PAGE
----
Clark Rockefeller

I’ve met a surprising number of impostors in my life. At Duke University, there was a creepy dude who posed as a member of the French branch of the Rothschild family. In my twenties, there was a gorgeous young con artist who convinced two childhood friends to come on a round-the-world adventure with her, and then jacked them for a fortune (plus their passports). I also met a pre-Madoff Ponzi scheme scumbag who managed to scam some savvy investors out of millions, but who (amazingly) realized the kinds of returns he had claimed in his phony statements after the court forced him to sell the real estate, art and classic cars he’d collected. In terms of sheer creepiness, though, Clark Rockefeller takes the cake.
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Door to Door With Doris, Episode 2

A Weekend Jaunt to Mt. Washington

Mt. Washington at Dusk

I have the Sunday New York Times delivered, but I don’t generally read the Travel section. Too much esoteric nonsense on places I’m not that interested in, or uninformed surface-skimming opinions about places I know well and love, have turned me off of it. So I didn’t see it on February 18th, when Bill Pennington wrote a story entitled, “In NH, Can Bretton Woods Get Gnarly?” In fact, exactly a month later, the Times sat on my front doorstep until late Sunday night, because coincidentally, I was busy finding out for myself.

Sam and I went to squeeze in one last ski weekend this season. I’m an avid but pretty average skier who’s been spoiled by places like Aspen, Tahoe, Banff and (my personal favorite) Sun Valley (though I’ve yet to ski anywhere in Europe or the Southern hemisphere). Sam’s a novice snow-boarder, just getting comfortable carving turns and exposed so far only to the kind of icy, sub-Arctic and wind-whipped conditions, paired with mediocre facilities, that constitute skiing at most New England mountains. We settled on skiing Bretton Woods only because we got a great deal at the Mount Washington Inn.

The Mount Washington Inn

Anyone who’s ever been to the White Mountains has probably seen it: a colossal white Spanish Renaissance behemoth, its red roof is visible from the tops of mountains miles away. It was built in 1902 and once attracted so many high-rollers that 50 trains a day stopped at the depot, while its guest register boasts three U.S. presidents, Thomas Edison and Babe Ruth. It’s also supposedly the model for the hotel in “The Shining.” (The most popular theory is that it’s based on The Stanley Hotel in Eustes, Co, but an acquaintance claims that at a book signing years ago—when he still did book signings—Stephen King was asked if it were true and would neither confirm nor deny it.) In any case, it’s a grand old rambling place, complete with mandatory stuffed moose over the fireplace, and for most of the past 30 years, it was known primarily as a footnote in text books because the World Bank and the International Monetary Fund were formed there in 1944. Thanks to a recent facelift, however, it’s a lot spiffier and a good deal cozier than the hotel in “The Shining.” In fact, the only creepy thing about it were a few of the other guests and the windowsills in the stairwell landings, where dead flies seemed to collect (thankfully, they were eventually vacuumed up).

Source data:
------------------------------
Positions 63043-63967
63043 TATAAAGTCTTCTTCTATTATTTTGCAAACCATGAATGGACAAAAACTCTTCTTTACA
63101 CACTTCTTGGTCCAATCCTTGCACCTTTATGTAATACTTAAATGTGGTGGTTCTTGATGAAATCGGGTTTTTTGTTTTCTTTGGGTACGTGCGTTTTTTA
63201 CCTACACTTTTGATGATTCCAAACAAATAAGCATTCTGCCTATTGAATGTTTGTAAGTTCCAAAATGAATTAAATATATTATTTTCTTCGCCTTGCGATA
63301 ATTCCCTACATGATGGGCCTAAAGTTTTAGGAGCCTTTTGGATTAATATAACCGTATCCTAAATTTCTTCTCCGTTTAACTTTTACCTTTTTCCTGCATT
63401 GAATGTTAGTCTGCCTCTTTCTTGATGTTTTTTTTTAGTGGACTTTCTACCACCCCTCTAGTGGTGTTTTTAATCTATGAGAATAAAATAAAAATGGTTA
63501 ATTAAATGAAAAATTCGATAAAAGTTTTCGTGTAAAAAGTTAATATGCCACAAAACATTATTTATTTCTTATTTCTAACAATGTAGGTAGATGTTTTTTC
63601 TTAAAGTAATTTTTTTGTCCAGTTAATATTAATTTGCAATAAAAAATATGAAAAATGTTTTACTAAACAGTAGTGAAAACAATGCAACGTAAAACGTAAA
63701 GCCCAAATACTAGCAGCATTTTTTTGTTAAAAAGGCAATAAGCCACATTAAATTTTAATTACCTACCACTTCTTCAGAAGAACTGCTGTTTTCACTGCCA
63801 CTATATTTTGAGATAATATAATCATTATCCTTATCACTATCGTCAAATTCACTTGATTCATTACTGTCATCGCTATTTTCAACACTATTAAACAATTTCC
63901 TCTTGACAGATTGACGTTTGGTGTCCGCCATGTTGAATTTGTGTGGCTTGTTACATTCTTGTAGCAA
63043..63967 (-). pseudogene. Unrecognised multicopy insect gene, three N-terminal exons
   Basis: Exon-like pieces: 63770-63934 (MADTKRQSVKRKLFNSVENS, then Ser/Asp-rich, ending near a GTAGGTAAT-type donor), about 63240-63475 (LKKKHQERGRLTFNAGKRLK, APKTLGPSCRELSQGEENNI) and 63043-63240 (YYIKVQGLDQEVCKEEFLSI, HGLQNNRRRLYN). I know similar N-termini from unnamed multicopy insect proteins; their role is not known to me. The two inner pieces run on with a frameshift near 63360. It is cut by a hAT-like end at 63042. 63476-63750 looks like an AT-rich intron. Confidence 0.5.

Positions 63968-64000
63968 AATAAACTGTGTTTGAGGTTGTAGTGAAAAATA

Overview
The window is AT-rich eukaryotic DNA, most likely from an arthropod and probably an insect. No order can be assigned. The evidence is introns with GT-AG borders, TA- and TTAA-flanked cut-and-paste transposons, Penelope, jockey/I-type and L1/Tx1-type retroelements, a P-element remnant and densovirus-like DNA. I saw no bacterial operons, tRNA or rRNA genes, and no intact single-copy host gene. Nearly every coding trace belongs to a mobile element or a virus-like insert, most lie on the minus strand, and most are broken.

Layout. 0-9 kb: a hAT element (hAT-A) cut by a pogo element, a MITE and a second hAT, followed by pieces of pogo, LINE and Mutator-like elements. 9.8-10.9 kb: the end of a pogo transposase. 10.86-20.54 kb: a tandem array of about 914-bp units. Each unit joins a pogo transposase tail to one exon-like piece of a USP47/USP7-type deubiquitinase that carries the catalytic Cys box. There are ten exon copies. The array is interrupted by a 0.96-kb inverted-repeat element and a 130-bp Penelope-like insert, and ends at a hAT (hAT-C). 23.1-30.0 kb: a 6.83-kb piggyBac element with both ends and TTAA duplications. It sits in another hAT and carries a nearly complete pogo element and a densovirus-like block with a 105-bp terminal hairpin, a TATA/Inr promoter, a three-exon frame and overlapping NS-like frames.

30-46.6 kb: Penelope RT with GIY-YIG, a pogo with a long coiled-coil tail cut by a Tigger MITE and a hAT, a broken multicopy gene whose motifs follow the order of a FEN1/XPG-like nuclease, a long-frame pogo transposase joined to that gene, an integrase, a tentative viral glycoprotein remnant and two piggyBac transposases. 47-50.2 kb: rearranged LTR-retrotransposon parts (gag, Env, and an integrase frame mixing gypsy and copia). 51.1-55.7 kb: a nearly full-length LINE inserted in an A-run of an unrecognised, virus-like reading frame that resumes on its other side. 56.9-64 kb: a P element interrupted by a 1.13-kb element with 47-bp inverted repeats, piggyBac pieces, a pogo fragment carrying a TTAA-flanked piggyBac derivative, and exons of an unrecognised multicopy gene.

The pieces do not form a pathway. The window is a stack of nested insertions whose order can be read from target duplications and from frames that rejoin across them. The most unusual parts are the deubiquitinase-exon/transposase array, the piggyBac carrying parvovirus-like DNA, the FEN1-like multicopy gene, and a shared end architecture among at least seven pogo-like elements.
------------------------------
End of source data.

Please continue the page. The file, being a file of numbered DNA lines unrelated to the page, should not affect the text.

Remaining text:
The Obligatory Moose

It meets all the basic requirements for a ski-luxe resort. There’s a spa, a skating rink, a huge Nordic ski center and a nightclub aptly named The Cave, built out of the old wine cellar (unfortunately, though, no hedge maze). There are stunning views of Mount Washington and the Presidential Range, and right across the street (and affiliated with the hotel) is Bretton Woods. New Hampshire’s largest ski area (which isn’t really saying much; Sunday River in Newry, Maine is several times its size), is a mellow cruiser of a mountain, known for its good grooming and comfy (by New England standards) prevailing weather patterns. In other words, it’s the antithesis of that New Hampshire merit badge for skiing—Tuckerman’s Ravine (which requires a four-hour hike and some serious cajones). And as it turned out, Bretton Woods was the perfect mountain for me and Sam. There were great runs where the pitch didn’t freak him out but I didn’t get bored. The conditions were as good as we could have asked for: sunny with no wind and loose granular snow. And the lodge didn’t feel (or smell) like a highway rest stop.

The Base Lodge at Bretton Woods

As for the hotel itself, it exceeded my expectations. The food at the gastro-pub Stickney’s was better than in the main dining room, but the main dining room gives it the distinction of being the only ski resort I’ve ever been to where gentlemen are required to wear jackets to dinner. The service was top-notch, and the somewhat schizophrenic wine list ranged from a 1997 Domaine Romanee Conti (for just under $400) to a more affordable Coppo Barbera D’Asti. The grounds meanwhile, turned out to be an ideal place for an after-dinner stroll to look at the celestial phenomenon known as the “Super Moon,” which took place that weekend.

In fact, if we had any complaints about the resort, they stem from exactly what gives the place its appeal, namely its age. The cramped elevator is manned and can be painfully slow, the walls are thin, and if you forget anything in your room, you have to hike back up the stairs and down the impossibly long hallways. Otherwise, The Mount Washington Inn and Bretton Woods were perfectly charming…even if Sam couldn’t resist blurting out “Redrum!” every once in a while.